After Defence Minister A K Antony’s intervention in the matter and with the woman meeting him to raise the issue, the Navy wrote to him after an internal inquiry, noting that her allegations had no merit.
However, a fortnight ago, the Navy began an in-depth probe into her allegations and asked her to depose before a board that is inquiring the matter. But the woman, citing her civil services exam, has refused to appear before the probe panel, sources said.
The media glare on the woman’s allegations, which the Navy feels is wild, has hugely embarrassed the armed forces.
“Yes, such cases being reported by the media do embarrass the armed forces. The reaction, however, seems to be disproportionate to the number of cases that happen in the armed forces,” says Brigadier (retired) S K Chatterji.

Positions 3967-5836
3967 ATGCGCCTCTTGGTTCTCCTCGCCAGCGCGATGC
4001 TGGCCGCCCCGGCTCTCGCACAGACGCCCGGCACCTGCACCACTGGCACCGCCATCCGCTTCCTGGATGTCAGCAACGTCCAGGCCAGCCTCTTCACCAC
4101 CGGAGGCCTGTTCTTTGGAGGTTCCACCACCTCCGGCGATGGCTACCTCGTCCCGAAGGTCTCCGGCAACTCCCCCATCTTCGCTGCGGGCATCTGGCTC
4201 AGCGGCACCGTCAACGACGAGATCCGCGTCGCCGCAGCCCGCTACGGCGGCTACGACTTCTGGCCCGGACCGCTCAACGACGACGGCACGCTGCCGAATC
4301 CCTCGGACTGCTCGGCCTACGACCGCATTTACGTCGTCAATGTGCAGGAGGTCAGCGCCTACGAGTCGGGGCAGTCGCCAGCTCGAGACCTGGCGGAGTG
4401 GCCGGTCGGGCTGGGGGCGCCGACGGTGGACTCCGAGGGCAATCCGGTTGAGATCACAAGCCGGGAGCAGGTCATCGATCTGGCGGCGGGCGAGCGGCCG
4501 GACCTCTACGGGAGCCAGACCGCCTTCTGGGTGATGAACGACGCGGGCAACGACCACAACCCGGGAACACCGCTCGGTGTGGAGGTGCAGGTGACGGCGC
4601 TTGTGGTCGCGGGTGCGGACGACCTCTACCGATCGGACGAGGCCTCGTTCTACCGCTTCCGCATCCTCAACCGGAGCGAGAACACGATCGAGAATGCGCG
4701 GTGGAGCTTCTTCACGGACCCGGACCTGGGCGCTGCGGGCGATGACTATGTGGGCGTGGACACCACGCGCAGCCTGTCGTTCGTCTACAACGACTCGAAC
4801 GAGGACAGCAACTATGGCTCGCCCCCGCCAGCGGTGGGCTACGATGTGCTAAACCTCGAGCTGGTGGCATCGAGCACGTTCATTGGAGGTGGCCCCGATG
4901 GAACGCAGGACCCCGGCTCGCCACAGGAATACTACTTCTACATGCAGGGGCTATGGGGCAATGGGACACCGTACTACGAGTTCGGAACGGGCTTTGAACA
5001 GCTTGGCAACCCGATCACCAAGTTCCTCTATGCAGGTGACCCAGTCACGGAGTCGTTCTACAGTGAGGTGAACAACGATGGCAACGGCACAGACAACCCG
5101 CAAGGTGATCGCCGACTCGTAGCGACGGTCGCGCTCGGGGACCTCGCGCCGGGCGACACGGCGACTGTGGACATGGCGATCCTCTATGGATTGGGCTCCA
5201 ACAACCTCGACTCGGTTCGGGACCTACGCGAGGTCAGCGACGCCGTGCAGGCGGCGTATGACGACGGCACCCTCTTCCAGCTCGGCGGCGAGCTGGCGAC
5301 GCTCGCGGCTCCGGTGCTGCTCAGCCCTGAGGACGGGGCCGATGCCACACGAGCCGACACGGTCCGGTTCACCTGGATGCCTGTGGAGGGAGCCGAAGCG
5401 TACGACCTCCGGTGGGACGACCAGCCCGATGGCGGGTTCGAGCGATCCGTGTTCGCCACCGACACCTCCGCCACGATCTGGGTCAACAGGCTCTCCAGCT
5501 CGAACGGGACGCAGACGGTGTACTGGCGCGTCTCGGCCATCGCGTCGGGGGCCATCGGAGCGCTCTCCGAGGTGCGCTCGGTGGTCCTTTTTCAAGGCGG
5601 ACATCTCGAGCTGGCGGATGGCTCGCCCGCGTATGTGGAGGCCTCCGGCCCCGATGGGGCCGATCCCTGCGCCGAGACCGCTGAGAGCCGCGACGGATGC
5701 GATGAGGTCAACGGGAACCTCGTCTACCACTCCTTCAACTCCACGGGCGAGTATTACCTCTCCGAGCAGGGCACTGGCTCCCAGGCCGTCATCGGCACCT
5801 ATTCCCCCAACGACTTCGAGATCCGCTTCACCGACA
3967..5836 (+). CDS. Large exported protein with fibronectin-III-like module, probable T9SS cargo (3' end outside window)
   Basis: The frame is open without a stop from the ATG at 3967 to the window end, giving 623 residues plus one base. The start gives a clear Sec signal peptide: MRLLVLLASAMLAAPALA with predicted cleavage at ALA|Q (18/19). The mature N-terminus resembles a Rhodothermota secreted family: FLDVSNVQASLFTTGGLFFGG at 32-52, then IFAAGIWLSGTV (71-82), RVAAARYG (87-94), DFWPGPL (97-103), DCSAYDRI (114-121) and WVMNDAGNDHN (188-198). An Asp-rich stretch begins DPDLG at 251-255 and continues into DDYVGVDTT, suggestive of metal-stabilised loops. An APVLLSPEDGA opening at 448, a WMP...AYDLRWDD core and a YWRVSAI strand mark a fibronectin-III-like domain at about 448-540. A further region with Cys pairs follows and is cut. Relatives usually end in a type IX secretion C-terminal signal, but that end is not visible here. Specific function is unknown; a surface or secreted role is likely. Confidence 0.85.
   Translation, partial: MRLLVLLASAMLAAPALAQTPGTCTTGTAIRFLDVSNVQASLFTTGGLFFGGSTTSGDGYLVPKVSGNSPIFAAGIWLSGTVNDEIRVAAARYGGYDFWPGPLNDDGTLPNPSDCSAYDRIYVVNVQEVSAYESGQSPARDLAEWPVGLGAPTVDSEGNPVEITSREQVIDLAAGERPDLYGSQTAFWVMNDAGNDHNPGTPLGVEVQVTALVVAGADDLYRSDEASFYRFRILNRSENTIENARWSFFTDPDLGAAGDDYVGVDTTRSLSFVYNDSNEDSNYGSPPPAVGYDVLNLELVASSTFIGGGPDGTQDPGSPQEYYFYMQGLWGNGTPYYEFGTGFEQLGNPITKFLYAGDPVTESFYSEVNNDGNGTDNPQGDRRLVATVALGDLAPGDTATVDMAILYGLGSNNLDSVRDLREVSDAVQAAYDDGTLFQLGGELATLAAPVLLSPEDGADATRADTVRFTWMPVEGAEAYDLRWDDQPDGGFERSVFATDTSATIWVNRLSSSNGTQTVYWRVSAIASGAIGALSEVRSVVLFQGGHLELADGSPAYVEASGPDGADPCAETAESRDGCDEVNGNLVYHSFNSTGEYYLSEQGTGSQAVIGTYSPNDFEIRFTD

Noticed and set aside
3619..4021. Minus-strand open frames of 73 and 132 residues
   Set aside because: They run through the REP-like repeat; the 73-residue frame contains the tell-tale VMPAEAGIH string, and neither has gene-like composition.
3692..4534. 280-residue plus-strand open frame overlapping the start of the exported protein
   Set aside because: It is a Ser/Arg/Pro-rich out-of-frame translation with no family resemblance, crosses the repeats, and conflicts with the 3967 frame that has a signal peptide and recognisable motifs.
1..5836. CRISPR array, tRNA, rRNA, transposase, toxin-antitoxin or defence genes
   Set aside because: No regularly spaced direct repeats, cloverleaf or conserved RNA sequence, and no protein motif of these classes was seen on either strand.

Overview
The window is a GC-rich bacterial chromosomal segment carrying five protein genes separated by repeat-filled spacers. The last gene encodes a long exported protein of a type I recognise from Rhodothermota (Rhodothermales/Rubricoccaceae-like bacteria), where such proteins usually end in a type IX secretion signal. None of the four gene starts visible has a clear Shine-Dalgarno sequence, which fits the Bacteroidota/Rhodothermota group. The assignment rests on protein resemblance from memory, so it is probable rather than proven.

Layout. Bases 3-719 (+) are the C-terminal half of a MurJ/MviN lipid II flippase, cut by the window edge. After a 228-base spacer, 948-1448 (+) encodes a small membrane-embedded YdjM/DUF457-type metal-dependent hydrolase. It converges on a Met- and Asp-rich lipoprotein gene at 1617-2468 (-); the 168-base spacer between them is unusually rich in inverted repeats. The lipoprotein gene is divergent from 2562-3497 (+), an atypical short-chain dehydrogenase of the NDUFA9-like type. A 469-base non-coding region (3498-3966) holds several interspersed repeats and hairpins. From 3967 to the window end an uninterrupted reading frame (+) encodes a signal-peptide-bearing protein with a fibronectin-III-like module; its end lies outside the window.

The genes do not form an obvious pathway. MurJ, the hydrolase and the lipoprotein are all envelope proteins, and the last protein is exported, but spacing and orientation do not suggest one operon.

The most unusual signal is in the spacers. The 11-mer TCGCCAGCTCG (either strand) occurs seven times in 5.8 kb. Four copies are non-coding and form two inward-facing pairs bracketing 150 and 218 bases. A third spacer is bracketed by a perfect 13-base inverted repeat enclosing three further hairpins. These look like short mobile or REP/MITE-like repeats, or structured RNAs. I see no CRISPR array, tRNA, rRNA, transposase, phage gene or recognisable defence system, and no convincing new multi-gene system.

“The claims of wife-swapping being too prevalent in the armed forces are all bunkum. I have served all my life in the military and I can say with authority that one odd sexual harassment case could be reported.
“For all practical purposes, the career of the officer or officers, who indulged in such acts, is over. For going against the service’s laws and culture, they will be punished and that too severely, as has been witnessed in the case of even some senior officers,” Chatterji points out. He blames such depravity on human failings and appeals that institutions should not be blamed for the commissions and omissions of individuals.